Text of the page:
Mezzo-soprano Joyce DiDonato sings Handel's "Lascia ch'io pianga" ("Let Me Weep") from the opera "Rinaldo," accompanied by Il Pomo d’Oro.
Heads up, Handel fans. My next music appreciation class, Nov. 3, dives into the grand and gorgeous music of George Frideric Handel. We will take an imaginary royal outing up the River Thames, accompanied by his "Water Music," we'll thrill to his "Fireworks" music -- but without a pavilion catching fire! -- and we will hear the most intimate arias about love and pain.
We can’t discuss Handel without mentioning Bach. Both were German Baroque composers, born five weeks apart not 200 kilometers away. Both studied and copied other composers, both used Italian and French styles, both went blind at the end of their lives and both stand as two of the greatest composers in history.
But their differences are significant: Bach came from musical family, Handel’s father was a surgeon and intended his son to be a lawyer. They both had something to prove. Bach never set foot outside of Germany, Handel traveled widely to Italy and England. Bach was a man of the church, inward-turning and studious. Handel was a man of the world, entertaining kings and queens, bold and outgoing in nature. Bach wrote for whatever performers he could scrape together. Handel wrote for the best singers of the day.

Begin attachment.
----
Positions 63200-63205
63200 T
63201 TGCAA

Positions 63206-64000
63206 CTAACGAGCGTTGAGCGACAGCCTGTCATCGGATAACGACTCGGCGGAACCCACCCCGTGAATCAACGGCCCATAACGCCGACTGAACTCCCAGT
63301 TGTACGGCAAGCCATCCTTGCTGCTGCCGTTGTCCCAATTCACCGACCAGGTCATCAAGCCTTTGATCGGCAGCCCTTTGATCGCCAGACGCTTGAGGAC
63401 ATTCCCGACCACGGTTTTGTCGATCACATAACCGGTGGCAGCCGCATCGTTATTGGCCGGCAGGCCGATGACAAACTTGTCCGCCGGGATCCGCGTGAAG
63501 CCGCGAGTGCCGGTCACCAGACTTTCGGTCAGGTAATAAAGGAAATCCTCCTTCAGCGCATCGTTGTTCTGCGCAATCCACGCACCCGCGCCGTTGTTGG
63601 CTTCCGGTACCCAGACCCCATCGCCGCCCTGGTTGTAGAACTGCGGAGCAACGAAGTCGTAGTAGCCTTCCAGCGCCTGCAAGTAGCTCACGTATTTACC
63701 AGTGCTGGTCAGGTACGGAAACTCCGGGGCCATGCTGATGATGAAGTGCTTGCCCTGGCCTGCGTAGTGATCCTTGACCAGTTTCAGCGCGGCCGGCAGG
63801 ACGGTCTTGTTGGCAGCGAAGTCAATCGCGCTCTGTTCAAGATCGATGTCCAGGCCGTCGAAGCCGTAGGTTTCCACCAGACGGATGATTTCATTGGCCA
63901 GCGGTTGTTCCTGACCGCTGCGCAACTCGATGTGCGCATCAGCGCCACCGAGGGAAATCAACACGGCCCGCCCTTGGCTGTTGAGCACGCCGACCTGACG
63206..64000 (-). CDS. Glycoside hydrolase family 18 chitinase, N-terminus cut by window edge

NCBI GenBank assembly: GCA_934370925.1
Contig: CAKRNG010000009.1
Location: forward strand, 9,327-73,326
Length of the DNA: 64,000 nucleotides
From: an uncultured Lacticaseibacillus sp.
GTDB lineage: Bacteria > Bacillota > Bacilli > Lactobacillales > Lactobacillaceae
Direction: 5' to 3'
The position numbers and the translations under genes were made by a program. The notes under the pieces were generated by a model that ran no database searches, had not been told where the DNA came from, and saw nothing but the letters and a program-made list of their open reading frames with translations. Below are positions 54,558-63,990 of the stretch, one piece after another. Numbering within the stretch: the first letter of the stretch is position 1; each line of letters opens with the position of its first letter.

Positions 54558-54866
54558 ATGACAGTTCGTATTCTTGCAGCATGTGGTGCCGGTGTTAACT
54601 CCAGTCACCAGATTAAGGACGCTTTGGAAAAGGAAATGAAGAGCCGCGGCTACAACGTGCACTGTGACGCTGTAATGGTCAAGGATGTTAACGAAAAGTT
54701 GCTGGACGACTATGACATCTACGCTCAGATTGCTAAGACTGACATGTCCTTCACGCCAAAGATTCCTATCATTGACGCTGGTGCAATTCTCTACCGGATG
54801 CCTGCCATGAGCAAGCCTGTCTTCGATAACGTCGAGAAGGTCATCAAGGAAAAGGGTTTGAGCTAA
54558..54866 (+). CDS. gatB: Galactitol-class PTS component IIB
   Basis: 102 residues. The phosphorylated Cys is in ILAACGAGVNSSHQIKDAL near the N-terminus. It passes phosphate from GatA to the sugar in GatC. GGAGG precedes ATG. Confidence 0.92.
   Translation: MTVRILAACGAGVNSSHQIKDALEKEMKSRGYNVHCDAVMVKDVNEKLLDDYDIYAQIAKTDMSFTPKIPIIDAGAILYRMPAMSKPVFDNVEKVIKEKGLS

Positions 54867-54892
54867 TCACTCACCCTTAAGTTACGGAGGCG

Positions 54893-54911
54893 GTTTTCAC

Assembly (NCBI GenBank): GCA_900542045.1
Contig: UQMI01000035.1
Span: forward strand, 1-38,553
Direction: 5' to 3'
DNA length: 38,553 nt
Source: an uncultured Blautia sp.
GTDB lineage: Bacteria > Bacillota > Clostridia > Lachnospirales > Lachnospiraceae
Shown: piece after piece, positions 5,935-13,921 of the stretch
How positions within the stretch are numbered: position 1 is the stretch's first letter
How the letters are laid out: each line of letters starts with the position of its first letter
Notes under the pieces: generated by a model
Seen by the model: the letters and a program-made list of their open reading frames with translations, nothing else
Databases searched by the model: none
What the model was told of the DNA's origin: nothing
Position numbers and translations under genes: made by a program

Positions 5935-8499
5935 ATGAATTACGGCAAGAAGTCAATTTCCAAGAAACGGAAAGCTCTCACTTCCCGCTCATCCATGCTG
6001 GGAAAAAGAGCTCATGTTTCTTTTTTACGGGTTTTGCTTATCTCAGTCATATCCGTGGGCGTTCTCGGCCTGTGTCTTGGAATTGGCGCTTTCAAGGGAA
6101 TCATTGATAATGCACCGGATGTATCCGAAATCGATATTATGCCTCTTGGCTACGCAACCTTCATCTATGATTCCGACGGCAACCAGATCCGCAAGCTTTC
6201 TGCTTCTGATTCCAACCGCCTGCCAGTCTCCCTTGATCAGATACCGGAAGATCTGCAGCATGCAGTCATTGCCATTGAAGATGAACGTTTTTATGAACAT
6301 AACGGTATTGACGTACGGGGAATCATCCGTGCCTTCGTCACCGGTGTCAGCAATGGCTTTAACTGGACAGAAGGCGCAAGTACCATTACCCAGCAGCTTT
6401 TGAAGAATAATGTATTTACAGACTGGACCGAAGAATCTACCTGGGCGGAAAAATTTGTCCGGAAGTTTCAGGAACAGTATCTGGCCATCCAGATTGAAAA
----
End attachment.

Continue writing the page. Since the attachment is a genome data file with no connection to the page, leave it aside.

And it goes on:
After his death, Bach’s grave was all but forgotten and his music neglected for 75 years, whereas Handel was buried with state honors among the English pantheon in Westminster Abbey. His music has never gone out of style. Bach wrote learned counterpoint, Handel used simpler expression, meant for immediate effect. He was more of an entertainer with a gift for clear sonorities and gorgeous melodies. Between them, they helped define Baroque music.
I hope you can join us!
3 p.m. Sunday, Nov. 3, Classic Pianos, 3003 SE Milwaukie and Powell, next to the Aladdin Theater in southeast Portland. $20 at the door. davidstabler.net.
A 2014 Waterfront concert with the Oregon Symphony. Photo by Randy Kashka.
David Stabler is a teacher, writer, dad and cyclist. He's working on a novel based on his childhood years living in Africa. In 2017, he rode across America with his brother.